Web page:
We’re all in this construction industry together.  The primary goal that all of us have is to get a building built for an Owner, and to make a living doing it.  When one manufacturer’s product is more appropriate for a project than another’s, that’s the one that should be used in the project.  I think that, objectively, we can all agree on that.  The best way to make sure that the most appropriate products are being incorporated into the project is for manufacturers and their reps to make their best efforts to educate spec writers.  And if there are a bunch of equally appropriate products, then specifying 3 of them is a good way to get a fair price for the Owner’s project.
  1. Ah, yes – the natural question is, “How does the Owner pick the products that they want us to spec?”  Well, that’s always a bit perplexing.  Many of the products that Owners require in their technical guidelines aren’t actually comparable, but are written as if they are.  Many of the products in the Owners’ technical guides have been discontinued, and listed manufacturers have gone out of business.  Some of the products and manufacturers never existed – curious typos and misspellings have created shadowy products or manufacturers that somehow get repeated, project after project…  Truly, a mystery.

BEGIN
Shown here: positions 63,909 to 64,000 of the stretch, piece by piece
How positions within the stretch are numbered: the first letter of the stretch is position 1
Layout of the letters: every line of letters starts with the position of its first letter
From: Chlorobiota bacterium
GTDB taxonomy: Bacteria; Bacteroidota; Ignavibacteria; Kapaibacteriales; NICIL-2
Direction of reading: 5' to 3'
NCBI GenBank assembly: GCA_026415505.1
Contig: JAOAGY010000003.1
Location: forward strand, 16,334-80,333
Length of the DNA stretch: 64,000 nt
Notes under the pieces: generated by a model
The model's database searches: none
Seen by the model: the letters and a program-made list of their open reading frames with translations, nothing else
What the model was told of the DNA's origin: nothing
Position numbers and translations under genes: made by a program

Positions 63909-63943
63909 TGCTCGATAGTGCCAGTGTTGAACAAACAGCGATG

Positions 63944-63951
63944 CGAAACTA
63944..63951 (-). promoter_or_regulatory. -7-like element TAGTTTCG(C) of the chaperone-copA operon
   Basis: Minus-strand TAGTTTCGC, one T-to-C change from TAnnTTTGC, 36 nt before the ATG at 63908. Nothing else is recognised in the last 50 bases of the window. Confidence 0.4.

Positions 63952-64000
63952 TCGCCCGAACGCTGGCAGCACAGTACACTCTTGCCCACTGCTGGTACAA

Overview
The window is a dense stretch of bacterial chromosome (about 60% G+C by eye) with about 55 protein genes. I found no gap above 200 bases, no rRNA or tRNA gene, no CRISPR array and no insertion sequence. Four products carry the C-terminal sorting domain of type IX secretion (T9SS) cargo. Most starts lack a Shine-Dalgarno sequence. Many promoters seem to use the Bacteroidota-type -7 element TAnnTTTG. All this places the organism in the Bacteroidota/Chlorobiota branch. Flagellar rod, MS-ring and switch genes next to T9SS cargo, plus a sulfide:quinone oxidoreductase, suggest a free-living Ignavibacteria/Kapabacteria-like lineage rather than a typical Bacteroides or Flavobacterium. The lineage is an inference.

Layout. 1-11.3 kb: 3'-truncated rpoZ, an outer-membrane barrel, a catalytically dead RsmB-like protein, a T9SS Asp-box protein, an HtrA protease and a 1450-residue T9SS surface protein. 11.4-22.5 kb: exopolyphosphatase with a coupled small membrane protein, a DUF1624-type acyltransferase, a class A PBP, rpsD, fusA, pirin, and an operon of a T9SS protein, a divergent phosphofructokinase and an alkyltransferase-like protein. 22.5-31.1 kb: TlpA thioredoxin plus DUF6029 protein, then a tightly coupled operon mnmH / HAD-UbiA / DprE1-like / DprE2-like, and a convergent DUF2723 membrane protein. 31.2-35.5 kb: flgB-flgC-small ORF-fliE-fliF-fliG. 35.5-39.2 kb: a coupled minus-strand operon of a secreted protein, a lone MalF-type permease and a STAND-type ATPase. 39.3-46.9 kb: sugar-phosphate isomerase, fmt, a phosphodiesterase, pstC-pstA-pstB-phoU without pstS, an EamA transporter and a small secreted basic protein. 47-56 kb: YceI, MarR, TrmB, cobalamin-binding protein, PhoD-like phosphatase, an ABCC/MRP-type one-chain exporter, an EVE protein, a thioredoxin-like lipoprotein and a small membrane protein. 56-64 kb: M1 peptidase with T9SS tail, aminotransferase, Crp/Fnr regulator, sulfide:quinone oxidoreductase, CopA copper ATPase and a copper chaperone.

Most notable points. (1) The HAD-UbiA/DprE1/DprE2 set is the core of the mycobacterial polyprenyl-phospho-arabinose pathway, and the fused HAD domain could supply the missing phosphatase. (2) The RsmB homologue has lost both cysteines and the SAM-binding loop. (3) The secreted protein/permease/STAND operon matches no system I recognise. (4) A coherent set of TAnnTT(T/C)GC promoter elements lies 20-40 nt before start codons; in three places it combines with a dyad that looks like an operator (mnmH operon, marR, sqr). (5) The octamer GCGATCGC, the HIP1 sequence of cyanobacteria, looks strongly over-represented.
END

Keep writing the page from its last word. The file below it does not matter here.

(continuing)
2. When the Architect makes product selections, the spec writer researches the Architect’s desired products, and if they meet the project requirements, and are compatible with other specified products, the spec writer specs the product or products selected by the Architect.  If there are comparable products, or “equals”, selected by the Architect, the specifier will include those.  If there really aren’t exact equals, the specifier will usually indicate that the Architect’s selected product is the “Basis of Design,” and will allow substitution requests for products that almost meet the specifications.  The Architect will decide if proposed substitutions are acceptable.
  3. More than once, I have suggested to a manufacturer’s rep that they should contact ARCOM, MasterSpec’s publisher, to see if they can get their products listed.  If spec writers don’t know you exist, we can’t specify your products…
  4. Yes, I have reported conflicts between different bits of technical information on a manufacturer’s website.  Come on, people!
  5. CSI’s website:
Thank you, Liz.
COMMENTS David Stutzman posted the following comment on Liz's post:
I might add one more thing for manufacturers to do. When called or emailed, please respond promptly. I cannot tell you how many times I have filled out the contact form on a manufacturer’s website because the architect selected their product and then waited and waited. I recall one that did follow up by phone several months later. I asked what project the call was about. The caller had no idea. Neither did I. That ended the conversation and left an impression that will not be forgotten.

Life-cycle assessments of products